The geography of these places, the light, temperature and season all contribute to the form and appearance of the work. Many of the pieces were constructed outdoors. The environment is her silent collaborator. The wind whispers in her ear. The sun, rain, snow all manifest their influences on the pieces. What she hopes the viewer takes away from her work is the intense feelings the natural world stirs in her. Her materials are simple, and she treats the surfaces to seal them so that while the works may appear delicate or fragile they have a strength and durability that withstands years of moving from place to place.
Sometimes, she starts with a specific idea but most pieces continually evolve while she is working before they arrive at their final form. It is this unknowable aspect that draws her to the process of making sculpture. She takes a journey in a very physical sense every time she starts a piece with a destination that reveals itself step by step.
November 16 – December 11
Travel is no stranger to the history of photography in America. From the early photographs capturing the expanse of The West to Robert Frank’s two-year road trip across the country and to the even more recent work of Alec Soth’s scavenger hunt journeys, again and again photographers utilize the camera to capture their travel. But what happens when we focus less on the destinations and more on the actual act of journeying? How can photographers use the camera as a means of showing movement through landscape?
This exhibit brings together the work of four photographers, Caleb Charland (Maine), Candace Gaudiani (California), E. Brady Robinson (Washington, DC), and Alexandra Silverthorne (Washington, DC), to explore these questions. While each photographer tackles the journey through landscape with different constraints and styles, we are ultimately presented with a unified series that prompts us to consider our own movement whether through landscape or even activities of daily life.
|"Paddling Toward a Single Point After Sunset," Caleb Charland
||"0392," Candace Gaudiani
|"Birds and Sky," E. Brady Robinson
||"July 13, 2008," Alexandra Silverthorne
February 1 – March 11
Margaret Noel’s mixed-media paintings fuse collage with encaustic to portray landscapes that have been altered and abandoned by industry. Using layers of paper and wax to distort and fragment the original forms, the paintings juxtapose the sharp geometry of industrial architecture against the fluid lines of the surrounding landscape. In the finished pieces, some landscape elements are fully articulated: recognizable and concrete. Other parts become simplified, exaggerated, or transformed, allowing viewers to feel as if they have stumbled upon the record of a familiar but half-forgotten scene-- a blurred remembrance rather than a precise rendering.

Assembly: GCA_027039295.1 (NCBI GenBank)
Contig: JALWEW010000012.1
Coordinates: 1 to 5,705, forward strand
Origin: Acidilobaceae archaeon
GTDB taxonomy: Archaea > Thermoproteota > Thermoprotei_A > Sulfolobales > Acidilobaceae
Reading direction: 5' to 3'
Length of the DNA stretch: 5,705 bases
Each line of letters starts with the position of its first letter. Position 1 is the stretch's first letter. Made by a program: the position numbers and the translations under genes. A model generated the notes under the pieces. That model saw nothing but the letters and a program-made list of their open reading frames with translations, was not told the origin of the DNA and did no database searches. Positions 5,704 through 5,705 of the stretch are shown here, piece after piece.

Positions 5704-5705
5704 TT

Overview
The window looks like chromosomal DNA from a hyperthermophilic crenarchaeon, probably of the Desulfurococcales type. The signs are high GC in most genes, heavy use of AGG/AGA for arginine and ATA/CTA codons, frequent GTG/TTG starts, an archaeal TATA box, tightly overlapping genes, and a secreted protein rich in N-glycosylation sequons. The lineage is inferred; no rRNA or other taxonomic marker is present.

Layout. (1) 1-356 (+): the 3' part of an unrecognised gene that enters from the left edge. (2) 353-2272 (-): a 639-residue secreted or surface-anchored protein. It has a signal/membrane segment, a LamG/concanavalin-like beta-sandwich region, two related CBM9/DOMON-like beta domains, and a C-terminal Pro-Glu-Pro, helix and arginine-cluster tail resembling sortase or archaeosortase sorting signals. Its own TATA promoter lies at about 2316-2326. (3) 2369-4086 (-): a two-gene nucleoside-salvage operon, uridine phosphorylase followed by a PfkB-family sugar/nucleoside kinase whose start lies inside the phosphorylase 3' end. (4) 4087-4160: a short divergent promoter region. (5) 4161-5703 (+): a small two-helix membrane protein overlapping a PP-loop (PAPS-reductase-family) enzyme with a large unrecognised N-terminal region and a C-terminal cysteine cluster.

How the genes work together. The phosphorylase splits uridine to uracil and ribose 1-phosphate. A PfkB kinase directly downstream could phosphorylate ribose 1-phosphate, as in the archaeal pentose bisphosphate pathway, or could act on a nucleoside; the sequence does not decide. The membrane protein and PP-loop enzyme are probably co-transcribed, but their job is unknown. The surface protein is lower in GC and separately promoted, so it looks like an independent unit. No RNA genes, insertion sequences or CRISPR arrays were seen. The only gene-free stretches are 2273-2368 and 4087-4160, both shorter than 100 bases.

April 11 – May 6
Artwork Submission Dates: TBA
Award Reception: TBA
Paintings in broad brush strokes, photos in captivating focus, and sculptures molded with playfulness are among the types of artwork showcased each spring as part of the College of Southern Maryland Annual Juried Student Exhibition presented in the Tony Hungerford Memorial Art Gallery, Fine Arts Center, La Plata Campus. The 2016 Annual Juried Student Exhibition takes place April 11-May 6, with an Award Reception to be announced.
Artist Jan Clayton Pagratis has made a gift to CSM of one of the paintings from her show: "The Yellow School Bus" 14"x11" Encaustic, Pencil Shavings, Rusty Metal and Wood, on Canvas.
Ms. Pagratis expressed her warm gratitude for the opportunity to show her work at CSM and a special appreciation for the interest expressed by the students. The painting she donated relates to students, and education in particular, and she felt CSM to be an appropriate home for the painting. CSM, the Division of Communication, Arts and Humanities and the Tony Hungerford Memorial Art Gallery would like to say thank you to Ms. Pagratis for her gift and show our appreciation for her work.
The family of painter and avid sportsman Professor Larry Chappelear, has made a wonderful gift to CSM of one of his abstract paintings, Juniper II, 2004, mixed media on panel, now hanging in the FA Theatre Lobby. From 1973 to his retirement in 2011, Larry was an advocate and coordinator for the Studio Arts program, promoted exhibits of visiting artists that led to the founding of the Tony Hungerford Art Gallery, became a popular professor who helped thousands of students acquire a greater appreciation of the arts and more skill in expressing their own artistry, and married potter and fellow faculty member Susan Chappelear. We missed Larry when he retired from the college family and came to miss him even more when he passed away in the early months of his retirement. Juniper II is all the more treasured as an addition to the college's art collection, for his work will serve as a lasting memory of his contributions to the college and his skill and creativity as a painter.